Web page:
- Although Americans’ dental health has improved considerably in recent decades, tooth decay and other oral health issues remain a challenge. A 2010 study revealed that nearly one out of seven children aged 6 to 12 years had suffered a toothache over the previous six months.
- Even the U.S. armed forces recognize the need for fluoridated water. A senior official with the Department of Defense called tooth decay “a major problem for military personnel” and notes that fluoridation will “directly reduce their risk for dental decay and improve [military] readiness.” Most military bases have provided fluoridated water for decades.
- Fluoridated water is also the most inexpensive way to provide fluoride. The per-person annual cost of fluoride rinse programs is roughly double the cost of fluoridated water. The per-person annual cost of fluoride supplements is more than 70 times higher than fluoridated water. Fluoride varnishes or gels also cost more than providing fluoridated water.
6. Isn’t using fluoride toothpaste enough?
- No. Many years after fluoride toothpaste became widely used, an independent panel of experts examined the specific impact of water fluoridation and determined that fluoridation reduces tooth decay by about 29 percent. Even today, fluoridated water plays a critical role of maximizing protection against decay.
- The co-author of a 2010 study noted that research has confirmed “the most effective source of fluoride to be water fluoridation.”
7. Exactly how does fluoride work to prevent tooth decay?
- The fluoride in drinking water works in two ways. For people of all ages, it works topically on tooth surfaces. Fluoride mixes with saliva, and when the saliva neutralizes acids produced by bacteria on teeth, the fluoride joins the enamel crystals on the tooth surfaces, healing and protecting the teeth from further decay.
- Fluoridated water works systemically when it’s swallowed by young children while teeth are forming. Fluoride combines with the calcium and phosphate of the developing teeth and makes them more resistant to decay, especially during the first few years after they come into the mouth. Research has confirmed that systemic use of fluoride increases the concentration of fluoride in the surface enamel of teeth.
8. If fluoridation is effective, why are people still getting cavities?
- Fluoride in various forms has reduced tooth decay, but fluoride alone cannot guarantee someone a life without any cavities. Diet and nutrition play a role, and so do other factors — like the frequency with which people get routine dental care. But we know from decades of research that fluoridation does reduce the rate of decay.More than 100 million Americans have a drinking water supply that is not fluoridated to the optimal level that helps prevent decay. Getting fluoridated water to more U.S. residents would help reduce the incidence of decay.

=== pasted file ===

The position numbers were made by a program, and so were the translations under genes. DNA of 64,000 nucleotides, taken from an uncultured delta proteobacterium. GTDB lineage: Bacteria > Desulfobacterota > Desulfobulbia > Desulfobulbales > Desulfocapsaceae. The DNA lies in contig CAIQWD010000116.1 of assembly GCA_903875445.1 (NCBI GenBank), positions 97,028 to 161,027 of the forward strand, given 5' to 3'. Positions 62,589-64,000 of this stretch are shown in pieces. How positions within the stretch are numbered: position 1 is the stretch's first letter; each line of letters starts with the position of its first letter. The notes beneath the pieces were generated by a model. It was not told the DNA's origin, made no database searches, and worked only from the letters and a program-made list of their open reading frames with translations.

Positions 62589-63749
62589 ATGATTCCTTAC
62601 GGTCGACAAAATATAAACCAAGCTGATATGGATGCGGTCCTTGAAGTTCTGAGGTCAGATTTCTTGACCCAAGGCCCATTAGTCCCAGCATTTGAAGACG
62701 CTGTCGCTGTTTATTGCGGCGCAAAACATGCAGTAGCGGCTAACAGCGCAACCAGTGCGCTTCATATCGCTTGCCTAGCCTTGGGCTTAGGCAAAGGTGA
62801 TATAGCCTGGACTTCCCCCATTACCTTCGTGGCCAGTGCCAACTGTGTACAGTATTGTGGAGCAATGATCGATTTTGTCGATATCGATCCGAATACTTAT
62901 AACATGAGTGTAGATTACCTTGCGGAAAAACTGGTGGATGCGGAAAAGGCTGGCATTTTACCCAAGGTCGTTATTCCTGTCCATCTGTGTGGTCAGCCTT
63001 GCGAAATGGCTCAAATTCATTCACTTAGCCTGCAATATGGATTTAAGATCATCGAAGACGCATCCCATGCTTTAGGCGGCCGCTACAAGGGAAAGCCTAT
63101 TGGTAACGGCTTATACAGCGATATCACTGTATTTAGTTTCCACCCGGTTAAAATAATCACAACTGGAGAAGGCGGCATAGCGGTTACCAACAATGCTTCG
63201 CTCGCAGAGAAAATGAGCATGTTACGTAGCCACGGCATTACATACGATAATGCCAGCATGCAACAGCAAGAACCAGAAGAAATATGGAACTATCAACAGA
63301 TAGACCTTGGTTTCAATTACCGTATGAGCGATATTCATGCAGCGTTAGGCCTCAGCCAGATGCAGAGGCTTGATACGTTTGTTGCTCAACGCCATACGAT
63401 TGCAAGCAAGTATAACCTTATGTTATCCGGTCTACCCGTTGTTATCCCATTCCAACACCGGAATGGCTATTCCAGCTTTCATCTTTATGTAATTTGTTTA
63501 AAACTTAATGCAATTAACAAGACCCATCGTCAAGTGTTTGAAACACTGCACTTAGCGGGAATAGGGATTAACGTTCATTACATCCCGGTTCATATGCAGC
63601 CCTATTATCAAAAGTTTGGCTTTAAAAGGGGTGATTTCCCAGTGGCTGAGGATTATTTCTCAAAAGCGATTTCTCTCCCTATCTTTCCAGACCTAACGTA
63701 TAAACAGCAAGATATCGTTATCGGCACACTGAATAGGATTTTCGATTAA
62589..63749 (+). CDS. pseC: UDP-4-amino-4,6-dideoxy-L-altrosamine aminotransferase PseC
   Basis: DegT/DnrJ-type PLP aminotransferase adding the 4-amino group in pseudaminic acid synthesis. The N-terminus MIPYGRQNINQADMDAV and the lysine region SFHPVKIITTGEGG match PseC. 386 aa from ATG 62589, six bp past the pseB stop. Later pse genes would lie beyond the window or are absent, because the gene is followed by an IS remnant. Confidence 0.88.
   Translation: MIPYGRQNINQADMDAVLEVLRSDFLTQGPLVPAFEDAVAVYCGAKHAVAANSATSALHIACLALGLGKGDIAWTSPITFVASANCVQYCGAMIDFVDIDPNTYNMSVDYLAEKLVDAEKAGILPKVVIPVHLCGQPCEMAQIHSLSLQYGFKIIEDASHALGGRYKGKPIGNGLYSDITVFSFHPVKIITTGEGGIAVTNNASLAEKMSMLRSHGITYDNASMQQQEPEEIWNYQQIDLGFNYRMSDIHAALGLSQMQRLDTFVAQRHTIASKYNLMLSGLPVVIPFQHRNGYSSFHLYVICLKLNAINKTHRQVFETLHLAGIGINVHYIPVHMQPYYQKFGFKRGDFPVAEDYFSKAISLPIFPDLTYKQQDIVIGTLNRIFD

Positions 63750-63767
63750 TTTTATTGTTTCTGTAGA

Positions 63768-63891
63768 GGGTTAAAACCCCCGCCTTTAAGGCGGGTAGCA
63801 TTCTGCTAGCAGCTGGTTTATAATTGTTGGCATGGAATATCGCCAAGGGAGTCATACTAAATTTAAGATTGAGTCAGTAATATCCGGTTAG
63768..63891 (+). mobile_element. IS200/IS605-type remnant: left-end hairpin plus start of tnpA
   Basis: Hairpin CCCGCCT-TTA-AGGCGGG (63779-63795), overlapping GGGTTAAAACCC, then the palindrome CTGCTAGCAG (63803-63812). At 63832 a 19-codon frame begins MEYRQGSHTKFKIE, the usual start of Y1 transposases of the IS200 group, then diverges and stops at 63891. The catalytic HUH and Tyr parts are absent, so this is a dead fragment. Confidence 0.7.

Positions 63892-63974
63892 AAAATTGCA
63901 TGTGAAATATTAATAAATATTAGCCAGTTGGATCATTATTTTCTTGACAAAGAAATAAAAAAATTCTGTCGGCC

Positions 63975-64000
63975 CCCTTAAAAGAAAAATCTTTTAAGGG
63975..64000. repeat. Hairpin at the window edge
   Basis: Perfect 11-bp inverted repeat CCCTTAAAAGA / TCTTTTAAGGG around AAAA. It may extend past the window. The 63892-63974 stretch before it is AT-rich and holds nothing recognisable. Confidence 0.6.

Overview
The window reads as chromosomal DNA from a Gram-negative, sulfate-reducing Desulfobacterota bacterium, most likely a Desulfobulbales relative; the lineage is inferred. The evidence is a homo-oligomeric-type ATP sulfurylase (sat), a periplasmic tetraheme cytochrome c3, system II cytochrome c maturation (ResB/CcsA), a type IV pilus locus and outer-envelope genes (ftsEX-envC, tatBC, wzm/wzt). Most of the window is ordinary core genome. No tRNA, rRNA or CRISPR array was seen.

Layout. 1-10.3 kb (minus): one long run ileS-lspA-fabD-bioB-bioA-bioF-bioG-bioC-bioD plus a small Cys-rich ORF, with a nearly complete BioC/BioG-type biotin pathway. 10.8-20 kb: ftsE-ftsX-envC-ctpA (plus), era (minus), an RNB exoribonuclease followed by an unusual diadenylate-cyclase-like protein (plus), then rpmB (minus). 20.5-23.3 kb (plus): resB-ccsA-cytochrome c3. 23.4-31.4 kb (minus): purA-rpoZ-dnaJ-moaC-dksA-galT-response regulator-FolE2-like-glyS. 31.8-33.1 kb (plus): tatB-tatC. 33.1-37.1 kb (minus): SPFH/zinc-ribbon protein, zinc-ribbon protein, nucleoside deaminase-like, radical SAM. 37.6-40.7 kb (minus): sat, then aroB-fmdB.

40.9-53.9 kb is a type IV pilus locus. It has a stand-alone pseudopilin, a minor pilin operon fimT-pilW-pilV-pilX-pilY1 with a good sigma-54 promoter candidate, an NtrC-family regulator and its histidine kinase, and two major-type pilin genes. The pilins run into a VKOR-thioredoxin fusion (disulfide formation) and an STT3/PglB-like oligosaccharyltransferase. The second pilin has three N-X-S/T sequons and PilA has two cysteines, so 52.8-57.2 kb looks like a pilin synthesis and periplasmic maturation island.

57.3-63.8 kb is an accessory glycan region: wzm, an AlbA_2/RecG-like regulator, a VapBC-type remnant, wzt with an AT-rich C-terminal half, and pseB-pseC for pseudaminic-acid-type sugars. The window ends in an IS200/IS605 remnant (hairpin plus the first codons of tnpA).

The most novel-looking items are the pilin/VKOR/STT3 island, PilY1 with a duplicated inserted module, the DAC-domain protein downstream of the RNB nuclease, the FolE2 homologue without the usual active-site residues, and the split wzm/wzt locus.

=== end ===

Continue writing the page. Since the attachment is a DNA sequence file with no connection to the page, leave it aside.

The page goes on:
9. Is adding fluoride to water without individual consent acceptable?
- America has a tradition of fortifying foods and beverages to improve health. Adjusting fluoride in water is only one example of this. Here are other examples:
- Vitamin D is added to milk to prevent a disease called rickets.
- Iodine is added to salt to prevent goiter, which affects the thyroid gland.
- Folic acid is added to many breads and cereals to strengthen the health of red blood cells.
- Our society respects individual rights, but there are certain public health policies we adopt communitywide or nationwide because they are more effective and efficient ways to strengthen health and security. Fluoridation is one good example of this approach.
- Chlorine is added to drinking water to prevent outbreaks of E. coli or other forms of bacteria. Having a community water system means a city or town cannot pick and choose which households receive chlorinated water and which ones do not. The same is true for fluoride. Adding it to the whole water system is exactly what makes fluoridation so effective and affordable.